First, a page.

Latin America •  History and Religion

$55.00 hardcover
978-0-8263-5460-0

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Jesuit Student Groups, the Universidad Iberoamericana, and Political Resistance in Mexico, 1913-1979


David Espinosa

The history of Mexico in the twentieth century is marked by conflict between church and state. This book focuses on the efforts of the Roman Catholic Church to influence Mexican society through Jesuit-led organizations such as the Mexican Catholic Youth Association, the National Catholic Student Union, and the Universidad Iberoamericana. Dedicated to the education and indoctrination of Mexico’s middle- and upper-class youth, these organizations were designed to promote conservative Catholic values. The author shows that they left a very different imprint on Mexican society, training a generation of activists who played important roles in politics and education. Ultimately, Espinosa shows, the social justice movement that grew out of Jesuit education fostered the leftist student movement of the 1960s that culminated in the Tlatelolco massacre of 1968. This study demonstrates the convergence of the Church, Mexico’s new business class, and the increasingly pro-capitalist PRI, the party that has ruled Mexico in recent decades.

Espinosa’s archival research has led him to important but long-overlooked events like the student strike of 1944, the internal upheavals of the Church over liberation theology, and the complicated relations between the Jesuits and the conservative business class. His book offers vital new perspectives for scholars of education, politics, and religion in twentieth-century Mexico.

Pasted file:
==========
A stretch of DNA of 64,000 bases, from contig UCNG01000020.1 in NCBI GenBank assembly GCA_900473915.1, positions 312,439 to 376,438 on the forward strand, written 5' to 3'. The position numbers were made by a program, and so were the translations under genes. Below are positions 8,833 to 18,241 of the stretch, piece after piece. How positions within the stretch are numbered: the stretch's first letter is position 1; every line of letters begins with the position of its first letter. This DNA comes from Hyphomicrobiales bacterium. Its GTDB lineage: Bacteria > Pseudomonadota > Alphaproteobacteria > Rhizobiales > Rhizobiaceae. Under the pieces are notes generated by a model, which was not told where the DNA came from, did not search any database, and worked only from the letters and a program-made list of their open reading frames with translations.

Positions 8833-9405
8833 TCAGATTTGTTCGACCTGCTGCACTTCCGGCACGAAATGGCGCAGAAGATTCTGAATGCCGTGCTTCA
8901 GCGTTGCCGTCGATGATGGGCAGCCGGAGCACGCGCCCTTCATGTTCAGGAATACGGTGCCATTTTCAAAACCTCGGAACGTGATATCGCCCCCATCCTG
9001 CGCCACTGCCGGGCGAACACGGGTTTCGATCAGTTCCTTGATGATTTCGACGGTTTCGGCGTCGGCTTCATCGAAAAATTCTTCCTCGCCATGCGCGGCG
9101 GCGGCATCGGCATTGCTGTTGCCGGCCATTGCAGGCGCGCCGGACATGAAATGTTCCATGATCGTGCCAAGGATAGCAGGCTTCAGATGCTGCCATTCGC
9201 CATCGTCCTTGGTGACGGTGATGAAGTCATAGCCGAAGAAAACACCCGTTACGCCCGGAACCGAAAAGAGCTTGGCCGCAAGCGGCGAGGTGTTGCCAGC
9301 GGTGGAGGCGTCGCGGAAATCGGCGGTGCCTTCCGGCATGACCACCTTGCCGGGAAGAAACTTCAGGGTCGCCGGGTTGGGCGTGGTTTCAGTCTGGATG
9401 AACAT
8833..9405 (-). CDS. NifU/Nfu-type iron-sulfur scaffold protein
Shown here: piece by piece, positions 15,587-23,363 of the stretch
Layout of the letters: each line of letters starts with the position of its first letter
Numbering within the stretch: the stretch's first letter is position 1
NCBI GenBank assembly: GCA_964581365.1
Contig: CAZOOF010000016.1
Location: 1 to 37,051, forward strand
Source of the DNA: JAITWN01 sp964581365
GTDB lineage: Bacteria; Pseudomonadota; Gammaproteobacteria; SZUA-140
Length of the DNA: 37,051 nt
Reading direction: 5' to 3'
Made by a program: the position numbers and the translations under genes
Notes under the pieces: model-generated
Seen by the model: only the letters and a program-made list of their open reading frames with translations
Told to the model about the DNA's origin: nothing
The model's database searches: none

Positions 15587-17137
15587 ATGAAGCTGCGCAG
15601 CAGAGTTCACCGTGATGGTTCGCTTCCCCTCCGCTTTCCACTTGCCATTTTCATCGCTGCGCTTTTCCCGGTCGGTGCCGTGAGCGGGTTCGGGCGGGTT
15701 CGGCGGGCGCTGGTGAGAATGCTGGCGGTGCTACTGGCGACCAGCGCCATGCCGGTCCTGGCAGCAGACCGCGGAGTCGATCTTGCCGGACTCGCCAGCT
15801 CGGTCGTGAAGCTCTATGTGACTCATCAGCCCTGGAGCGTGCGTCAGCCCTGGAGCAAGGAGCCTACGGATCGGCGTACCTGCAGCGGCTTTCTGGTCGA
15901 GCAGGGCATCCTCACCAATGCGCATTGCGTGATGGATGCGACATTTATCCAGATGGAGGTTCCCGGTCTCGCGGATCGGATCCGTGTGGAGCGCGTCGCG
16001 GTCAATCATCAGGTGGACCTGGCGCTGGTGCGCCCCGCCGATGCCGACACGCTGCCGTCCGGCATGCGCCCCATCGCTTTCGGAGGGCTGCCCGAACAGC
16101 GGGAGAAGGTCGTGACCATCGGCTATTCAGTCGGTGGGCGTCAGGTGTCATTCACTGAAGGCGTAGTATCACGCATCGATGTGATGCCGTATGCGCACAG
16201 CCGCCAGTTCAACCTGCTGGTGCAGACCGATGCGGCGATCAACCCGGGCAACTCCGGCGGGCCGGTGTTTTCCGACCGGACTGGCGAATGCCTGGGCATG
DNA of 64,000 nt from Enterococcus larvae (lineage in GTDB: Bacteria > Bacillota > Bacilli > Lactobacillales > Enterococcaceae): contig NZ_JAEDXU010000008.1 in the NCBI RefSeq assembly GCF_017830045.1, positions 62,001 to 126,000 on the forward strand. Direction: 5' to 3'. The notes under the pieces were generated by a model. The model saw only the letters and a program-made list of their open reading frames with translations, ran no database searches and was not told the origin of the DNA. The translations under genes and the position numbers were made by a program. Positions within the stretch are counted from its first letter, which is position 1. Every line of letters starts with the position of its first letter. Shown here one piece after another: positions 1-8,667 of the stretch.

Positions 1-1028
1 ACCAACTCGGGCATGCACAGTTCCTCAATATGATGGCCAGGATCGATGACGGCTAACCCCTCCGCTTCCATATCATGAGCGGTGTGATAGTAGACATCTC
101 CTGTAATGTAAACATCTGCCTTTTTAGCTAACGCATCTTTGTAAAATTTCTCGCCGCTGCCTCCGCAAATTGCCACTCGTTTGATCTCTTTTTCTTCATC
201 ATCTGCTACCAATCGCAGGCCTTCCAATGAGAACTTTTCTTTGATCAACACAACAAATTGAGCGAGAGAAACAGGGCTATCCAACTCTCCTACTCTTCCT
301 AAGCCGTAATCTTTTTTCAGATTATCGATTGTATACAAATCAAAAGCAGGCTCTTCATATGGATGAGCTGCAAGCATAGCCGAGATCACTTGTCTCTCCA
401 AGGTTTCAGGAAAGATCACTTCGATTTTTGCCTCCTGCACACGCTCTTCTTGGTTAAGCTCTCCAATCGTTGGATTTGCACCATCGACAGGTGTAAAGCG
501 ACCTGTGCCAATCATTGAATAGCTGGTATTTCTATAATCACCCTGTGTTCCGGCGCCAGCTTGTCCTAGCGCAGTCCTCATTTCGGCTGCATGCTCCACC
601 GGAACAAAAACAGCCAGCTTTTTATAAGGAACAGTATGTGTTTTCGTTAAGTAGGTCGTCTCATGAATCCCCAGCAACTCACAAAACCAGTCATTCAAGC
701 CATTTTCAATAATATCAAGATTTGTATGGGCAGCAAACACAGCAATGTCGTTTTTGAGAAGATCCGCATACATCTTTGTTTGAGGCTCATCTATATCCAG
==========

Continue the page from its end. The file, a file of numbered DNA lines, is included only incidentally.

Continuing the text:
ABOUT THE CONTRIBUTORS

David Espinosa is an associate professor of history at Rhode Island College.

ACCLAIM

“Espinosa’s insightful book is a methodical history of Mexico’s premiere Catholic institution of higher learning.”

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Catholic Historical Review



“Espinosa provides a clearly written analysis of the influence of Jesuit organizations and the Catholic laity in Mexican society during a critical juncture of church-state relations in the twentieth century.”

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Hispanic American Historical Review




6 x 9 in. 208 pages